Latvian servers help Pakistani firm hustle millions for fake diplomas

A computer software firm in Pakistan claiming to purvey certified academic diplomas has in fact been scamming hundreds of millions of dollars from customers paying it to have the ostensibly legitimate accreditations issued, reported BNS Tuesday. Latvia was named as one of the countries where the bogus scam located its servers through subsidiary companies.

According to the New York Times, Pakistani company Axact maintained hundreds of fake university websites featuring ‘students’ and ‘faculty’ portrayed by paid actors to lure people from all around the world needing academic accreditation and willing to pay for the ‘sheepskins’ in question. The multitude of homepages was managed from servers set up by shadow firms in Latvia and Cyprus, say the reports.

Investigators in Pakistan made two arrests Tuesday as they searched the offices of the company, local authorities said.

The New York Times said in a report that the Officers of Pakistan's Federal Investigation Agency searched the company's head office in Pakistan's largest city Karachi, seizing computers and ordering staff to leave the building, according to an anonymous source who participated in the search.

Two people were also detained during a similar search in Rawalpindi, the official said.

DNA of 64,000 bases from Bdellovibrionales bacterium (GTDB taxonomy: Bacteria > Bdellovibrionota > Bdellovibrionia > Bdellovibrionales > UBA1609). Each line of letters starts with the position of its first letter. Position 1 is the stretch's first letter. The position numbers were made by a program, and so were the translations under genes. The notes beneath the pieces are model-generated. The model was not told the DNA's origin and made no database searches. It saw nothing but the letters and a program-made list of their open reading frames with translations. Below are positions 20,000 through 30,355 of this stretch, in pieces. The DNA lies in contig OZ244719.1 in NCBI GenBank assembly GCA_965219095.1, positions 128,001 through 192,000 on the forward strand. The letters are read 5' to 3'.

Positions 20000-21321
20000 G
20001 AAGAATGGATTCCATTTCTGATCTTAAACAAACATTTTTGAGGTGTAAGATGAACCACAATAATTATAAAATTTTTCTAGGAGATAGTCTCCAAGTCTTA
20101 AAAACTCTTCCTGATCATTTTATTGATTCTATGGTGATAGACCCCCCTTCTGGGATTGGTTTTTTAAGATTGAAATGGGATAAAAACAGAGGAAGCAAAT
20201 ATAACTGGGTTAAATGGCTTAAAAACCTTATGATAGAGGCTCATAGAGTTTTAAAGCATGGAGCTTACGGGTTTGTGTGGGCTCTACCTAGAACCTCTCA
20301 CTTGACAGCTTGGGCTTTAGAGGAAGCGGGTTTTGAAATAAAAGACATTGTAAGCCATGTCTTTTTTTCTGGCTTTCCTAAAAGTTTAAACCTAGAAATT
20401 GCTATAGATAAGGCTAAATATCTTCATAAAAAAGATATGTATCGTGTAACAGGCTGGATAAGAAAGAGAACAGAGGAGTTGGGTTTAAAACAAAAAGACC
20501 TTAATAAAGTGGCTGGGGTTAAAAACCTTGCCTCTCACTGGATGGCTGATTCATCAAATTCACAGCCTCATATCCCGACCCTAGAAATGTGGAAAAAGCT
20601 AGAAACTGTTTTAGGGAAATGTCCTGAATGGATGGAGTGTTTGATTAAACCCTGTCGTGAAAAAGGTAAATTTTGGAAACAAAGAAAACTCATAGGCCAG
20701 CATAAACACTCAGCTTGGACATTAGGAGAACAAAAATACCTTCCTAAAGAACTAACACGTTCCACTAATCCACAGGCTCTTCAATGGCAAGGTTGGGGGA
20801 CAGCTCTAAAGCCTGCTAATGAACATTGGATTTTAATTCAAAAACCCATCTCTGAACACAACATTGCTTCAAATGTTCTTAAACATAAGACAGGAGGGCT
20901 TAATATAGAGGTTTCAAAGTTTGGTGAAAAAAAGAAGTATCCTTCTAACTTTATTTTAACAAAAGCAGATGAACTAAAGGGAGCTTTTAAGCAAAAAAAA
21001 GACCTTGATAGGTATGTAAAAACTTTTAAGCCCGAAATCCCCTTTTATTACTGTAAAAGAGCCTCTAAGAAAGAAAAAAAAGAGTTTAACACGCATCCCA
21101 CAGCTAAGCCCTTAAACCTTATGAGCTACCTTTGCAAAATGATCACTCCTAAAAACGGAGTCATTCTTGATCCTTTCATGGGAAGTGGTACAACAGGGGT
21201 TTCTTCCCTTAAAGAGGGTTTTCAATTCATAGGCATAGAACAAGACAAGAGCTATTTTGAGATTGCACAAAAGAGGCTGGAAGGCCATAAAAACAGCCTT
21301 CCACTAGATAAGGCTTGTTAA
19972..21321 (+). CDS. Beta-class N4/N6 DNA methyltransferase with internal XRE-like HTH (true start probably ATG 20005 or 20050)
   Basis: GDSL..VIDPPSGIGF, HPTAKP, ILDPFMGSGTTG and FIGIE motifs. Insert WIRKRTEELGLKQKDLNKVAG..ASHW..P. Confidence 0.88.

Pakistan's Interior Minister Chaudhry Nisar Ali Khan directed the Federal Investigation Agency to probe "if the said company is involved in any such illegal work which can tarnish the good image of the country in the world", a ministry statement said.

The article cited clients from the US, Britain and the United Arab Emirates who had paid sums ranging from thousands to hundreds of thousands of dollars for their degrees – with some believing the universities were real and they would soon receive coursework.

The "university" websites mainly route their traffic through servers run by companies registered in Cyprus and Latvia, and employees would plant fictitious reports about Axact universities on CNN iReport, a website for citizen journalism.

Axact and its CEO, Shoaib Ahmad Shaikh, did not respond to requests from AFP for comment, but a statement on the company's website said that the story published by the New York Times was "baseless, substandard, maligning, defamatory, and based on false accusations". The company has threatened to sue the US newspaper.

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